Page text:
Posted by JeffScape on October 8, 2006 - Sunday - 4:07 PM

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  11. "And since bad writers use flashbacks, I guess bad screenwriters use voice overs"

    I like voice overs...if done well, it can be very cool. The story you're telling has to support it, though.

    The Captain's logs on Star Trek were voice overs, and worked fine.

    Babylon 5, being a story told "after the fact" by the characters in historical form, used voice overs to great effect, especially during the season finale episodes.

    I think Roslin's VO here worked well to cover the four month jump since last year's finale. Leaving aside the year-jump that brought us to season 2's cliffhanger, this one was much more acceptable. We didn't really need to see everything from Day 1 of the occupation, since the characters do a good job of showing us that nothing much had changed, except that an insurgency was begun by ex-Colonial military officers.
    If Starbuck has been locked in that building, forced to play house with a Cylon that she can't even kill (since he keeps downloading and coming back), then it is perfectly reasonable to think that she's gone over the deep end.
    Tigh apparently spent days or weeks in detention being tortured by the Cylons, so his cold-blooded terror tactics make sense from his POV.
    Jammer was always weak, even in season 1, so his joining the NC Police and collaborating isn't unexpected at all.

    With all that, we didn't need to see every moment of how they got there to understand where they were and what they've been through. The four month jump to Occupation: Day 134 was not a problem for me.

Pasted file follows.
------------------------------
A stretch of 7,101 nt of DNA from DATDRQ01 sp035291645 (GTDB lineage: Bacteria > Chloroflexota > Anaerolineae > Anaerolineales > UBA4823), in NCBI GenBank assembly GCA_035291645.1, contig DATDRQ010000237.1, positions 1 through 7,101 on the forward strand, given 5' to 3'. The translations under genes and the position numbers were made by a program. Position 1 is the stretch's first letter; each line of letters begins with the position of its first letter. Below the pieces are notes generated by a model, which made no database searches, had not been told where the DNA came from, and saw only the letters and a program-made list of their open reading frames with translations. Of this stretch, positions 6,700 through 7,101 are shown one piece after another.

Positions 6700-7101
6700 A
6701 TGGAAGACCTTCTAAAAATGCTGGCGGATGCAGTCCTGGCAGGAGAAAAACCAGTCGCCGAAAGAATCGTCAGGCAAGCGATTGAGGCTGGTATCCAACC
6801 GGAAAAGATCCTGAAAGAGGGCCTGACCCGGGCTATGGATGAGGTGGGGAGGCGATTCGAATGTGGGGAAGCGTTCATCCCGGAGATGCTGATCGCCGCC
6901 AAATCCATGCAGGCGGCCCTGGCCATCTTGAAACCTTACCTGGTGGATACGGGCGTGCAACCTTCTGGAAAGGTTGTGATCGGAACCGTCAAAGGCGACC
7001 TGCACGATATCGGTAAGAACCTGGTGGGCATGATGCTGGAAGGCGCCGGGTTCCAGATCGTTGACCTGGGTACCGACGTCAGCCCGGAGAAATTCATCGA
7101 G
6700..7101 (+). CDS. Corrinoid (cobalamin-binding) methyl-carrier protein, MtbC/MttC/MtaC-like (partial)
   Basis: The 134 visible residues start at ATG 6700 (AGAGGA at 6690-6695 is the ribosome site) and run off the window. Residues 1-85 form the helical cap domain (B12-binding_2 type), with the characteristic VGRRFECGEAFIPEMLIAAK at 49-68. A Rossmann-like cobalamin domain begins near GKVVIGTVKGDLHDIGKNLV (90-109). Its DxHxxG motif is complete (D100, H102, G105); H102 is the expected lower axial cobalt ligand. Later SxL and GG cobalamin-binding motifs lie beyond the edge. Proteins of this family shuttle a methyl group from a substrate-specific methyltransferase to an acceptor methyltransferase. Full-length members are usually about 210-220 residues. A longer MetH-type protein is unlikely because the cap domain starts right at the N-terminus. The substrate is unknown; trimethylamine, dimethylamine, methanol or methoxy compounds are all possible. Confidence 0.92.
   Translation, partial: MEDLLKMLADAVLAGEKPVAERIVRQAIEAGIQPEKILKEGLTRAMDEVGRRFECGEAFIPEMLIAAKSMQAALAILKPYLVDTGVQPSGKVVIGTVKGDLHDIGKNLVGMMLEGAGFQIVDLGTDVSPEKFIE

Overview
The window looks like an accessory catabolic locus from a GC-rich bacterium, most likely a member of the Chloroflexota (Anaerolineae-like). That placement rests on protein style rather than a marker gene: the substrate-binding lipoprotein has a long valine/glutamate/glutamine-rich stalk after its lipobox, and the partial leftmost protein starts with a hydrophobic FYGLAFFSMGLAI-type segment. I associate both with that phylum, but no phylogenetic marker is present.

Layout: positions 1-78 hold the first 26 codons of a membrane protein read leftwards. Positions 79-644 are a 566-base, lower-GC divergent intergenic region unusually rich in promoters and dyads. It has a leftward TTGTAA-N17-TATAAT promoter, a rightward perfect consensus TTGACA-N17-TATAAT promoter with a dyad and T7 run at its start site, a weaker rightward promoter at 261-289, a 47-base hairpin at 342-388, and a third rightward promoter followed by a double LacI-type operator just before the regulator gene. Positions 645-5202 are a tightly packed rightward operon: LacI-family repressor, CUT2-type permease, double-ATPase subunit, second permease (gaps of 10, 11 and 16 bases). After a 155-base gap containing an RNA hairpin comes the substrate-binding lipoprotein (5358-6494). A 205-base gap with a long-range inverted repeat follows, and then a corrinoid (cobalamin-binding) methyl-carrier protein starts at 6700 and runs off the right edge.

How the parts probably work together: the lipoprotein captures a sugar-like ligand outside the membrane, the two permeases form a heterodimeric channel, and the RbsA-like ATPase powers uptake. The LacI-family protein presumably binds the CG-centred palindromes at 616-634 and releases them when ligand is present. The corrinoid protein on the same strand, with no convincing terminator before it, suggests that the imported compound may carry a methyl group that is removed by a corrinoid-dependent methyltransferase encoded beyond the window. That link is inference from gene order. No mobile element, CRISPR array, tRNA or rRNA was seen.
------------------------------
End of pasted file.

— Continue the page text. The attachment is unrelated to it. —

I AM a little upset that they might be killing Tom Zarek....

    Lee's weight gain is unnecessary. I understand what they are implying, his depression from last year has manifested itself as overeating and a lack of concern with himself physically. But, I don't think it was imperative to do that, it was just writer's choice. Me? I don't eat when I'm depressed...I eat when I'm bored.... :)

    I DO feel kinda cheated that we didn't see Helo and Sharon make up. Last year, they were left with Sharon discarding Helo after their baby died, because she was so angry...now they are married. Ok. How'd it happen? How did they make up and move past the apparently loss of the baby? I think we should have seen that.

    Why are Lee and Dee married? Everything in that relationship has been rushed by off camera...the result? Most fans hate it and hate her, because the relationship has made ZERO sense since the beginning, and it is annoying.

    That's all I can think of for now.

    Posted by Geoffry on October 8, 2006 - Sunday - 4:03 PM